Should I Take the ACT or the SAT? What's the Difference?

Getting ready for college can be tough enough without having to worry about whether or not you should take the SAT, the ACT or both.

While both tests are standardized to evaluate candidates for college admission, there are major differences between the two tests, and how you score on either test can vary significantly. The good thing is that most colleges will accept either score from the SAT or ACT.

So, which test should you take? Here is what you should know.

SAT and ACT Basics

These two tests are significantly different in many ways. The ACT, which is more common in the Midwest and the South, is an achievement test that focuses on school curriculum-based skills including English, mathematics, reading, and science.

On the other hand, the SAT, which is more popular in Eastern colleges, is an aptitude test that measures literacy, writing skills, and assesses how well a student can analyze and solve problems.

Key Differences between the ACT and the SAT

While the results of both the ACT and the SAT tend to be similar, the actual content and style are not so comparable. Here are some major differences.

  • SAT has a stronger emphasis on vocabulary. If you are an enthusiastic wordsmith, SAT may be good for you. Conversely, if you have good language skills, but a not so great vocabulary, ACT might be a better option for you.
  • ACT tests for science. One of the most significant disparities between the two tests is that ACT tests for science in areas such as chemistry, biology, and physics. However, you do not need to be a science genius to tackle the ACT science questions. In fact, the ACT science section is only meant to assess your reading and reasoning skills. But if you are a real science whiz, the ACT will likely be easier for you. 
  • The SAT guessing penalty. Unlike ACT, which does not penalize candidates for guessing, SAT deducts points for wrong answers, which could hurt your overall score. Although this difference does not make one test easier than the other, most candidates find the guessing penalty stressful. (Note that the new SAT coming March 2016 has no penalty for wrong answers).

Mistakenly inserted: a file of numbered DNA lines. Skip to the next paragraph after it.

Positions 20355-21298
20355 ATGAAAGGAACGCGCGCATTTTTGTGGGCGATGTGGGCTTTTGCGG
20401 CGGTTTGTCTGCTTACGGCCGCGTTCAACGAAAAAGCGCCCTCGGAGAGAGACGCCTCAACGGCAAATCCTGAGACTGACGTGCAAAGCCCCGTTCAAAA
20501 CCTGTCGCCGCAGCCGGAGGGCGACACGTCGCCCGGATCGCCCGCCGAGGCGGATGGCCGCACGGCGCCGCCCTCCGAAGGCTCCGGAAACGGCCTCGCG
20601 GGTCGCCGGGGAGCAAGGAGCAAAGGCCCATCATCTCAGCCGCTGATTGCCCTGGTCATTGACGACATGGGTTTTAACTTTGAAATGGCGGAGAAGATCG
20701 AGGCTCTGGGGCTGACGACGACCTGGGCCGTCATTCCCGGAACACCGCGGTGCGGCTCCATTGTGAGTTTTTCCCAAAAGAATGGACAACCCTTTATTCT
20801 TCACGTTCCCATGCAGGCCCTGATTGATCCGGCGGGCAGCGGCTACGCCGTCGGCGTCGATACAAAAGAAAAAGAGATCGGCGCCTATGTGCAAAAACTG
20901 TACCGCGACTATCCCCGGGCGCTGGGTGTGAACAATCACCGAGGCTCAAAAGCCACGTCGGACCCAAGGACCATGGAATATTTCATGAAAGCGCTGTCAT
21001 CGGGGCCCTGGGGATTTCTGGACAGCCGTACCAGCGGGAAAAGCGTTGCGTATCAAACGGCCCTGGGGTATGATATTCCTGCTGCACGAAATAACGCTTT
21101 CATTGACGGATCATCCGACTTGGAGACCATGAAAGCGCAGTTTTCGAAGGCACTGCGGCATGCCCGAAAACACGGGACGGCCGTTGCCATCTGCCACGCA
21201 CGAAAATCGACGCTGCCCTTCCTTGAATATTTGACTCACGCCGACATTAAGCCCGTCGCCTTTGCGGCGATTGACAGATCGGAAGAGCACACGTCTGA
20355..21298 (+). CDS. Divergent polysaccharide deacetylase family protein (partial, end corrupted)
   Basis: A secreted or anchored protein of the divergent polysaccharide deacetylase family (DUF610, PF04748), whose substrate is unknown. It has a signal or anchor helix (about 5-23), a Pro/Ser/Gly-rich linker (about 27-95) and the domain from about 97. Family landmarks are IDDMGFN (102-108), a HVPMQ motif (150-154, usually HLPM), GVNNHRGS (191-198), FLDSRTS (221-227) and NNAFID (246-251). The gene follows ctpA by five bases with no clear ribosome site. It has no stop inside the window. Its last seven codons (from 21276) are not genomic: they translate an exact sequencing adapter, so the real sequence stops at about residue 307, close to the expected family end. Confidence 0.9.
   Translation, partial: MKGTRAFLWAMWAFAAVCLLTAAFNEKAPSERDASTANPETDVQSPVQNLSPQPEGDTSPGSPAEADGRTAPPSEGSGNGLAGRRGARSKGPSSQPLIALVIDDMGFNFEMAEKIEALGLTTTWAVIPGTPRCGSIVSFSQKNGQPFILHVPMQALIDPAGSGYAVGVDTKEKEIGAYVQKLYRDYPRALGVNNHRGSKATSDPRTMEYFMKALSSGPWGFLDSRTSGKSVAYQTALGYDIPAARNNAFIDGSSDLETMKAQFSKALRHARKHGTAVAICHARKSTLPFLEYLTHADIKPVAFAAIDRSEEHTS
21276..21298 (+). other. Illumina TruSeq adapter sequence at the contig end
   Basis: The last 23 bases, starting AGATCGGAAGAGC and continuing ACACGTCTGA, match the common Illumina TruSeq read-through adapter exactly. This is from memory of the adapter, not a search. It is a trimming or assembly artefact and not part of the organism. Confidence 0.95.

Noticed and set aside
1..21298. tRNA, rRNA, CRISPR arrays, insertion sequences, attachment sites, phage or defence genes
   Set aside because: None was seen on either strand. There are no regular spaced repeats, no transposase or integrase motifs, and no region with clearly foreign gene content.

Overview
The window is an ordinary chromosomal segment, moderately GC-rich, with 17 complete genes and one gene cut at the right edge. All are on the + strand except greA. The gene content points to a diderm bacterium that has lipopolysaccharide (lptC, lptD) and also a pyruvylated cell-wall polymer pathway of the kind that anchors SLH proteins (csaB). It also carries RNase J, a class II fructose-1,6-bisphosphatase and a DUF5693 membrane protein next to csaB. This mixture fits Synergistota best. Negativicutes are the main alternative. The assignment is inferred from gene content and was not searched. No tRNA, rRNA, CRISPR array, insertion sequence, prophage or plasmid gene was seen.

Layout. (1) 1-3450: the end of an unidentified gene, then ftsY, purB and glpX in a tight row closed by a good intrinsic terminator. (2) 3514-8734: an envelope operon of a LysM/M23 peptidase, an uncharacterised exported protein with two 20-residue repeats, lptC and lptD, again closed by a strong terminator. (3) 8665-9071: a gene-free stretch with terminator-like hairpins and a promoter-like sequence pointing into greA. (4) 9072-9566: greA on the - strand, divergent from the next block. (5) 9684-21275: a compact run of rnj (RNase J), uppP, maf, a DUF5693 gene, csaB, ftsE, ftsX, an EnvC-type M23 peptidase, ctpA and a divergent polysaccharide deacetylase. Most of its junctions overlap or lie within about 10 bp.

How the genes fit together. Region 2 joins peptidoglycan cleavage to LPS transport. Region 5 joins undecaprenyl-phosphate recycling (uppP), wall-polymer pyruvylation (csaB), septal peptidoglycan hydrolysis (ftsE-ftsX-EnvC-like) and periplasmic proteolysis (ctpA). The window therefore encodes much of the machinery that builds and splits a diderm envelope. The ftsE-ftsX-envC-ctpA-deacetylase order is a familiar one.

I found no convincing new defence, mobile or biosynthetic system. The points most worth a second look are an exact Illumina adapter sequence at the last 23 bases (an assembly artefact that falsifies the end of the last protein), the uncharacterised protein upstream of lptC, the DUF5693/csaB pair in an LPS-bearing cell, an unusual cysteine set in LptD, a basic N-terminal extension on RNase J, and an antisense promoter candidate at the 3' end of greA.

• The essay option on SAT is compulsory. While the ACT essay option is not obligatory, the SAT essay is unavoidable and is factored into your composite score. However, most colleges may require your ACT essay scores before admitting you. So be sure to check with the schools admission department before opting out. (Note that changes to the new SAT will mean the essay becomes optional once again).
  • The ACT is more of an exam on the “bigger picture.” When it comes to the ACT, College admission officers are most concerned with your overall score, which is far much different when compared to the SAT where they check on how you did on each section. Therefore, if you are weak in one area but strong in others, you could end up with a good ACT score that could make a strong impression with the admissions committee.
  • Grammar Test. The ACT tests English grammar while the SAT does not. Hence the ACT is typically a better choice for ESL students.

The New SAT

If you are preparing to take the SAT test after March 2016, some of the differences that you are reading here will no longer apply, thanks to the New SAT.

The new expected changes will include:

  • No penalty for incorrect answers.
  • No more difficult-to-understand vocabulary.
  • Fewer answer choices (4 instead of 5).
  • The essay section will be optional.

So, Which Test Should You Take?

While there is no test that is superior to the other, the decision on which test to take is dependent on your strengths and weaknesses, and the admission criteria laid out by your college of choice. However, if the school is not specific to a particular test, your preference, and familiarity with each test individual structure may help you decide which test is best for you.

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